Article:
“Found Collaboration,” and the Art of Leaving Things for Others to Find and Use

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Tess Baxter


In my current practice-based PhD, my video art and printmaking both informs and is informed by the research. My research on creative communities online is tied to visual image practice within the virtual world of Second Life; however, I also bridge outside of the virtual space to reconsider the dynamics between realities and technologies. This approach rejects “digital exceptionalism” by playing with how the digital, analog and digitized have become defined, and by reworking their historic meanings across time. 

My video art practice is experimental rather than based on narrative or a simple record. The latter is what “machinima,” the name given to videos made within games worlds, has mainly become. My work uses found collaboration, where people make work available for reuse without knowing who might use it, or for what purpose. This is different from conventional collaboration, planned by a group of people with shared vision. Found collaboration uses material that crosses both time and space, deliberately playing with challenges, trying to make new connections, giving old ideas a new significance, and exploring non-realistic glitch and error.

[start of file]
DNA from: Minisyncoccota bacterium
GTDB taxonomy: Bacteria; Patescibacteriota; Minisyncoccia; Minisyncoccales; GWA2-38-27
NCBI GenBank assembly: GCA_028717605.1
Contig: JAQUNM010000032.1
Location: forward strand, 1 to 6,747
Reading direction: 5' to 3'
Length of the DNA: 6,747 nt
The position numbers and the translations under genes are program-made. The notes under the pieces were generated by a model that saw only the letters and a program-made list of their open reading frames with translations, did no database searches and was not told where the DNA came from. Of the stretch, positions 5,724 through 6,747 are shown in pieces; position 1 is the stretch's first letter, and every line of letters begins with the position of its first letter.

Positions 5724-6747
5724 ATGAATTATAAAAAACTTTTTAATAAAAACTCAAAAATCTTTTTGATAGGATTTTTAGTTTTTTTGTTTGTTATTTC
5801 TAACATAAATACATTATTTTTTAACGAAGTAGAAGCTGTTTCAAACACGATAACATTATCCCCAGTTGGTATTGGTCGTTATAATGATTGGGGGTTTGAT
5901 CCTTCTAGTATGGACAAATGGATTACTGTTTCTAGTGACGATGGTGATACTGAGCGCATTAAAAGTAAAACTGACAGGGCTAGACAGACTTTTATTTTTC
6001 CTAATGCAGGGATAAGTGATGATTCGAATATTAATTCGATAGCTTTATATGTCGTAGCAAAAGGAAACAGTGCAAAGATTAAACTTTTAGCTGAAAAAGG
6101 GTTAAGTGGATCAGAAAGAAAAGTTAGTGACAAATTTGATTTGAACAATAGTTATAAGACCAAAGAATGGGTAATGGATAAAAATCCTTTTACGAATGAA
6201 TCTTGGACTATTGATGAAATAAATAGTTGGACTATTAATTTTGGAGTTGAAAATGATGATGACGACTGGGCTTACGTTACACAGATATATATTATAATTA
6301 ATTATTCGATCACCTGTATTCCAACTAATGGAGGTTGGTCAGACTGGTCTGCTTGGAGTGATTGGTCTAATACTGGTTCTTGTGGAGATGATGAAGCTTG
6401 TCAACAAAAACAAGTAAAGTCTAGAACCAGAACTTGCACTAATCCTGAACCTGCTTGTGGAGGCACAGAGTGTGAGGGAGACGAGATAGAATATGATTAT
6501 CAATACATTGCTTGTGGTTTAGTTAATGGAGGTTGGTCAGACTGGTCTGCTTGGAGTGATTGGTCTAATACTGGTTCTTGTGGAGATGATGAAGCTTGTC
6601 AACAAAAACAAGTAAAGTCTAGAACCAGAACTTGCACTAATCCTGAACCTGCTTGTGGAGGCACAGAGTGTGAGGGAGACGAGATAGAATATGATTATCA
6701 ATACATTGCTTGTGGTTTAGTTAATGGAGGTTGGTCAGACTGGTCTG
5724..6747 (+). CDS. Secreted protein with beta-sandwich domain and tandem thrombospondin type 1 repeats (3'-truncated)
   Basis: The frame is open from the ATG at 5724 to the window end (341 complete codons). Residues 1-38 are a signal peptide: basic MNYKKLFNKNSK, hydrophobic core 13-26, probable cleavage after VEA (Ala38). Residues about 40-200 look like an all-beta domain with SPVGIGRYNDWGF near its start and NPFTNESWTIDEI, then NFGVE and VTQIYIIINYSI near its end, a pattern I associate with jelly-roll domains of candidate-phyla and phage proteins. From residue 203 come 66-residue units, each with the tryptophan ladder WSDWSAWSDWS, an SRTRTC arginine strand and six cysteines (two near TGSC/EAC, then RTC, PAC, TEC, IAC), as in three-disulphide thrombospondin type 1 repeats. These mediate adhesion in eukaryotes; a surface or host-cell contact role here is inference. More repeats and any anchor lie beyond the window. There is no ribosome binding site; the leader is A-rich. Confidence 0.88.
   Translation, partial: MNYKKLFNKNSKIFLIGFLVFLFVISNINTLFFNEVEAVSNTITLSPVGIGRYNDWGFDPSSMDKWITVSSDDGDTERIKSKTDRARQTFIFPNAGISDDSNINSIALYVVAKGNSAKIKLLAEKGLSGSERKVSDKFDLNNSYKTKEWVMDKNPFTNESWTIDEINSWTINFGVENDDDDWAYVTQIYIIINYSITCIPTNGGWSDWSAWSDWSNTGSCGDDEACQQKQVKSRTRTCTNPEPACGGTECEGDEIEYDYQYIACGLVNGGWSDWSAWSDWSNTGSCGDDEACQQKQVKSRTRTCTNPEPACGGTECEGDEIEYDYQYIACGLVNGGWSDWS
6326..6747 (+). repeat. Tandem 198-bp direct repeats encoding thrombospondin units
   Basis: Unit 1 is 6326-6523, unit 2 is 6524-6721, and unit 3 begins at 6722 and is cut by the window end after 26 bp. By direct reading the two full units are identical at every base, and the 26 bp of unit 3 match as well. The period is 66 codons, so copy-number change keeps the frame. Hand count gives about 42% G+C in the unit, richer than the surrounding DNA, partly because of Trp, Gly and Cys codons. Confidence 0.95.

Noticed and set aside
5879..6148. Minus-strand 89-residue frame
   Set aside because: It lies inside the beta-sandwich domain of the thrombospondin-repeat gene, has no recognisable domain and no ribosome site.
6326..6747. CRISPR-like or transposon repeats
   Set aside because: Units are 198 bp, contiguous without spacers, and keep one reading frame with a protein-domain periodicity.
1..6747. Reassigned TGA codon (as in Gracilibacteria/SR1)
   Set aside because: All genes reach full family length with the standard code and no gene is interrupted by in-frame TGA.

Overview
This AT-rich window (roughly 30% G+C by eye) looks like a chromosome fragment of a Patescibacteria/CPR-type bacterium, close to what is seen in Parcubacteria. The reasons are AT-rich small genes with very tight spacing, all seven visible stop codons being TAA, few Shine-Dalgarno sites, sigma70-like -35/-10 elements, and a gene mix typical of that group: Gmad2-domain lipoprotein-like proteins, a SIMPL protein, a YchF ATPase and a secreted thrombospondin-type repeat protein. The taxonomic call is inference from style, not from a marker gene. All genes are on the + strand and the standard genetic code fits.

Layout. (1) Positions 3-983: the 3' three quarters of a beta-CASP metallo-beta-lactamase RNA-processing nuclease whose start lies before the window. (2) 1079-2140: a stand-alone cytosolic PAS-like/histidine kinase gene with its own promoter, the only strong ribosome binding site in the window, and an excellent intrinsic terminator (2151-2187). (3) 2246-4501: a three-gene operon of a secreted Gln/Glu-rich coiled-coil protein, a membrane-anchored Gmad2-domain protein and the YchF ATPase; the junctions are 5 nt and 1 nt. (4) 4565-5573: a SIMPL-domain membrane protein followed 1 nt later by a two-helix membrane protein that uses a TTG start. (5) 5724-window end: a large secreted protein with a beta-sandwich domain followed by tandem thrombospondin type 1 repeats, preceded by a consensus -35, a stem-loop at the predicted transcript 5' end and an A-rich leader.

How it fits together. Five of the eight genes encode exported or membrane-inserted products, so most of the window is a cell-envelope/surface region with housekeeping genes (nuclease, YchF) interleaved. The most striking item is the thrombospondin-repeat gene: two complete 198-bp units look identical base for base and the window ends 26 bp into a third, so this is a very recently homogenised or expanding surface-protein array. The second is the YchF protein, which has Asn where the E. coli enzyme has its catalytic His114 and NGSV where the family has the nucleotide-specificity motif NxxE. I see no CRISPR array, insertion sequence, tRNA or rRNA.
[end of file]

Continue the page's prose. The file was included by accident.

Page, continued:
“Found collaboration” depends on the spaces outside of copyright, in particular Creative Commons and public domain. Creative Commons allows the work to have designated conditions for reuse, with an obligation for users to credit and apply similar conditions to the new work that has been made; ethical rather than commercial concerns prevail. Public domain allows free use of material, though the extension of copyright for commercial reasons has restricted its breadth. 

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